5.6 Who is responsible for resolving unauthorized commitments? See Table 5-1.

 

Table 5-1: Responsibilities for Resolving Unauthorized Commitments

These employees….

Are responsible for…

A. The Assistant Director – Business Management and Operations (AD-BMO), as Head of the Contracting Activity

Ratifying unauthorized commitments above the simplified acquisition threshold (and only after the Office of the Solicitor concurs). (The current threshold is $150,000 and is listed at FAR 2.101.) He/she is the only Service official who has the authority to do so.

 

B. The Chief, Division of Contracting and General Services (CGS) in Headquarters, as Bureau Procurement Chief

 

(1) Commitments above the simplified acquisition threshold:

 

(a) Obtaining concurrence from the Office of the Solicitor on the ratification request, and

 

            (b) Recommending to the AD-BMO whether he/she should ratify the commitment.

 

(2) Commitments from the Regions above the micro-purchase level and at or below the simplified acquisition threshold:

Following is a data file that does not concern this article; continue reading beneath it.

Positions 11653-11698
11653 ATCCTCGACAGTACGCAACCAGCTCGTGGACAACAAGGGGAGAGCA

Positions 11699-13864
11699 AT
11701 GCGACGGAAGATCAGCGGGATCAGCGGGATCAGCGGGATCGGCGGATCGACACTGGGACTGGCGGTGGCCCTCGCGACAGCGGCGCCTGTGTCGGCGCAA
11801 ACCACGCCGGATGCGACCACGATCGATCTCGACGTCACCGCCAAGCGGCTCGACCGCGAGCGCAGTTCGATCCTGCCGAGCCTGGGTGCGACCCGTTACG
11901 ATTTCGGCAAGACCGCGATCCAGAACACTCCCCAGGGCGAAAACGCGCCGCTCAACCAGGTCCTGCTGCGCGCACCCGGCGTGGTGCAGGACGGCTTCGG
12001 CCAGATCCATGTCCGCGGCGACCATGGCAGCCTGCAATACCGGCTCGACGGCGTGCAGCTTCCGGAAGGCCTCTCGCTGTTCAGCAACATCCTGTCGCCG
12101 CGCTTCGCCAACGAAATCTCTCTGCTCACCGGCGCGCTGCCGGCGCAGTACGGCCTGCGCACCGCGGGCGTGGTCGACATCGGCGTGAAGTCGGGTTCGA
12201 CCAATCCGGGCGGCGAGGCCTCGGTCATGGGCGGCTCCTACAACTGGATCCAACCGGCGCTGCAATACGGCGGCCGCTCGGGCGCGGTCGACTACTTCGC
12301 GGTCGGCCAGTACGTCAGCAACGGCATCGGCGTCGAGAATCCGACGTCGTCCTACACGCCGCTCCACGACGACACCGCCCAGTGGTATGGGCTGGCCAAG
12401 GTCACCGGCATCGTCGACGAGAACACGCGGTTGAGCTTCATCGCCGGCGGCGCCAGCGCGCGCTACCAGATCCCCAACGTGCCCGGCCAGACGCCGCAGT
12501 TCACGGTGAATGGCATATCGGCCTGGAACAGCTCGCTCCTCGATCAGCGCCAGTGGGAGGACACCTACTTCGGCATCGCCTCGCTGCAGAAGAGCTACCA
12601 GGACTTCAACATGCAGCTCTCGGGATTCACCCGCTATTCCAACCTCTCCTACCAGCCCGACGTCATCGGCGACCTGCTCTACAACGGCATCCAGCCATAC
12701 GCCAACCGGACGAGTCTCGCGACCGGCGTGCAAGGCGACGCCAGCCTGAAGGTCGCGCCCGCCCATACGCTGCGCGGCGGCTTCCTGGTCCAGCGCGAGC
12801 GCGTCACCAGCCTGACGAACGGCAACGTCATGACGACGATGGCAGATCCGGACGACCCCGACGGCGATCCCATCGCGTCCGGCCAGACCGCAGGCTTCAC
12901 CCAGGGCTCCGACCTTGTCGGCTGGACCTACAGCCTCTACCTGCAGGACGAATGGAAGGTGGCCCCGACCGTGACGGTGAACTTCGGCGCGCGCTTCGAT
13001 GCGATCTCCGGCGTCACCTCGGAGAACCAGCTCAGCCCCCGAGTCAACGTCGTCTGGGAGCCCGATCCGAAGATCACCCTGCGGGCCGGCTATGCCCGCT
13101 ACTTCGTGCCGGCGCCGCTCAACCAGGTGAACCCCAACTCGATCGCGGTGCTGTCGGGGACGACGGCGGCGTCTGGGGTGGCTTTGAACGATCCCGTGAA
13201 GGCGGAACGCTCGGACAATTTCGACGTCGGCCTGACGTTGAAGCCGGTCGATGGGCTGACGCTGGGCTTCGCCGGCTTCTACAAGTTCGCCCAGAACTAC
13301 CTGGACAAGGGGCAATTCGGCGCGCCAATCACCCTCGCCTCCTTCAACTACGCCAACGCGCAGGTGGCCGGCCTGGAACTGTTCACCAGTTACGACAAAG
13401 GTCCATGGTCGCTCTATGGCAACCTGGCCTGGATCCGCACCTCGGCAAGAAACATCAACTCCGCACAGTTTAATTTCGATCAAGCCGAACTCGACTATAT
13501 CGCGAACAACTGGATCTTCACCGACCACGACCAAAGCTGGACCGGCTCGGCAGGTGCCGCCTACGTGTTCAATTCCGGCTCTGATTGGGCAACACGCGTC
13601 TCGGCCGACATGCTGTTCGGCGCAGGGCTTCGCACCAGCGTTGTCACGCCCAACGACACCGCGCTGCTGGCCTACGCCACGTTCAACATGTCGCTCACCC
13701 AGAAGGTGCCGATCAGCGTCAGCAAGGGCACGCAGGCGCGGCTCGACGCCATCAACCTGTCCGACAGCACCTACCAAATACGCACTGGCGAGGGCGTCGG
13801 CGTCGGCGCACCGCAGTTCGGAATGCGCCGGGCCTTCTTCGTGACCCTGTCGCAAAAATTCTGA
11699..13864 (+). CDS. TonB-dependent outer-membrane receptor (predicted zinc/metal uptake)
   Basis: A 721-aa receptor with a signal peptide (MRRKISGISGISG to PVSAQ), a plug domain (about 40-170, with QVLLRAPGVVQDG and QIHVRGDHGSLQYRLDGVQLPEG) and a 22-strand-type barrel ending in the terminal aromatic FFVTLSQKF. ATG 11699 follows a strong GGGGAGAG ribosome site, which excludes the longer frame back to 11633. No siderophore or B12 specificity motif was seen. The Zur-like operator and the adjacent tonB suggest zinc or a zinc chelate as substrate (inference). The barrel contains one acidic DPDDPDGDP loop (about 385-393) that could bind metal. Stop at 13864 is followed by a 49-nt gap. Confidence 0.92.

(a) Reviewing requests for ratification to determine if he/she concurs, and

 

            (b) Ensuring the Office of the Solicitor has been consulted and concurs.

C. Regional Chiefs of Contracting Offices (CCO)

DIAR Subpart 1402.101 defines the CCO as “the senior GS–1102 within a contracting office.” Within the Service, CCOs are the Chiefs of the Regional Contracting Offices. (The Acquisitions Branch Chief is the CCO for the Headquarters office.) 

 

(1) Commitments above the simplified acquisition procedures:

 

(a) Reviewing requests for ratification before sending them to the Bureau Procurement Chief and the AD-BMO, and

 

(b) Recommending to the AD-BMO whether he/she should ratify an unauthorized commitment.